By Sarah Higgins – MA, LPC, Lori Russell-Siemer, LCSW 

How To Stop Comparing Yourself To Others

“The reason we struggle with insecurity is because we compare our behind the scenes with everyone else’s highlight reel.”

~ Steven Furtick

Comparison is the thief of joy Theodore Roosevelt Quote
Sarah Higgins

One of my very favorite quotes that I refer to often in therapy and in my own life is: “Comparison is the thief of joy”, said by Theodore Roosevelt.  

Mr. Roosevelt was on to something big.  Before the age of positive psychology or the strong push for self-awareness, he understood that we will never be truly joyful if we are continually comparing ourselves to others.  

There will always be someone smarter, better looking, more successful, stronger, and happier.  

When we look to others for our own self validation or measure of joy, we are setting ourselves up for continual let down and disappointment.  

So how do you stop comparing yourself?  Here are a few tips to get you started:  

1. Take a break from social media
You don’t need the constant comparison in your life.  Checking your newsfeed or updating your status multiple times a day is not a helpful way to focus your energy.  
When you scroll through the news people or apps are positing, most of the time you end up walking away with something negative.  People don’t post their “real” life, they post their “ideal” life.  And who can compete with that?  

2. Practice gratitude

Spend your energy focusing on the positives in your own life.  What are you grateful for?  How are you blessed?  Keep a daily gratitude journal.  Teach your brain to focus on the positive instead of the negative.  Focus on the things you do have instead of the things you don’t.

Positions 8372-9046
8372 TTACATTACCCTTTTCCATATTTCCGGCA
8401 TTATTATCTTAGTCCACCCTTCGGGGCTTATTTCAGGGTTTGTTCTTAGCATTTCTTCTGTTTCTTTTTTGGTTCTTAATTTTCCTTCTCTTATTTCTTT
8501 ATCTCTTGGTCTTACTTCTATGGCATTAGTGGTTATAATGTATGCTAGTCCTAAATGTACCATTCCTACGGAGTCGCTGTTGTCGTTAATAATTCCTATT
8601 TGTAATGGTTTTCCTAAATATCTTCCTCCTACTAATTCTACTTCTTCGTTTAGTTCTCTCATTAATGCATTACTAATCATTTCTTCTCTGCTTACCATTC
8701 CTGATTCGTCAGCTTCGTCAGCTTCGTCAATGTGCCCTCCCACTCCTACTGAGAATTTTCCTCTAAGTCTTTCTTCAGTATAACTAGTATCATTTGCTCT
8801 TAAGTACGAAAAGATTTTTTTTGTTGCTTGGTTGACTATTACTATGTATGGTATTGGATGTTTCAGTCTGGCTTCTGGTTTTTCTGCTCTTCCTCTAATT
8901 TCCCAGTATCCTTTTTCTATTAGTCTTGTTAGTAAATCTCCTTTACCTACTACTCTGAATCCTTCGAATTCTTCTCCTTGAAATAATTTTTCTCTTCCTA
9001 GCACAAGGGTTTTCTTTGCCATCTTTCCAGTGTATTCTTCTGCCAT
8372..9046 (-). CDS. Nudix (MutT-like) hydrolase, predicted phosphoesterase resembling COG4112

3. Don’t let yourself get derailed

When you start to compare yourself to someone else, or start to feel bad about who you are, check yourself!  Consciously recognize what you’re doing and get yourself back on track.      

4. Stay in the present

The past causes depression and the future causes anxiety.  Stay in the present as much as possible!  It’s like driving a car and you’re looking out the windshield at where you currently are.  

The rearview mirror is the past.  The side mirrors are the future.  Of course you need to glance at them every now and then to help your driving.  

But what would happen if you drove your car only looking at the mirrors?  Depression and anxiety make you feel bad about the present and make you more susceptible of comparing yourself to those around you.    

5. Take care of yourself

Be kind to yourself.  Practice self-compassion.  Give yourself a break and cut yourself some slack!  The better you take care of yourself, the less concerned you are with the things you don’t have.  And the more energy you have to get the motivation to get to where you want.   

6. Find validation from within yourself

Looking to others for validation will only set you up for failure.  Looking within yourself to set your own bar is essential.  You are in the place you’re at for a reason.  Every person’s journey is different.  

Your journey isn’t supposed to be exactly like everyone else.  There is no mold that is a one size fits all.  Your own journey and what’s good for you is a healthy gage to be comparing yourself to.

Sarah Higgins, MA, LPC –

Lori Russell-Siemer

We have all had the urge to compare ourselves with others.  

I can remember being in a yoga class and seeing the flexibility in others, and feeling a longing to be more flexible both physically and mentally.  I could stretch for hours, and not be able to do certain things.  Anatomically, my body isn’t designed that way.  Before I adopted this thought as belief for me, I spent many hours wasting time and energy trying to be something I’m not.  Maybe you can relate.  I call it “spinning wheels”.  It’s like a hamster on a wheel, exerting tremendous time and energy spinning that wheel, yet going absolutely nowhere.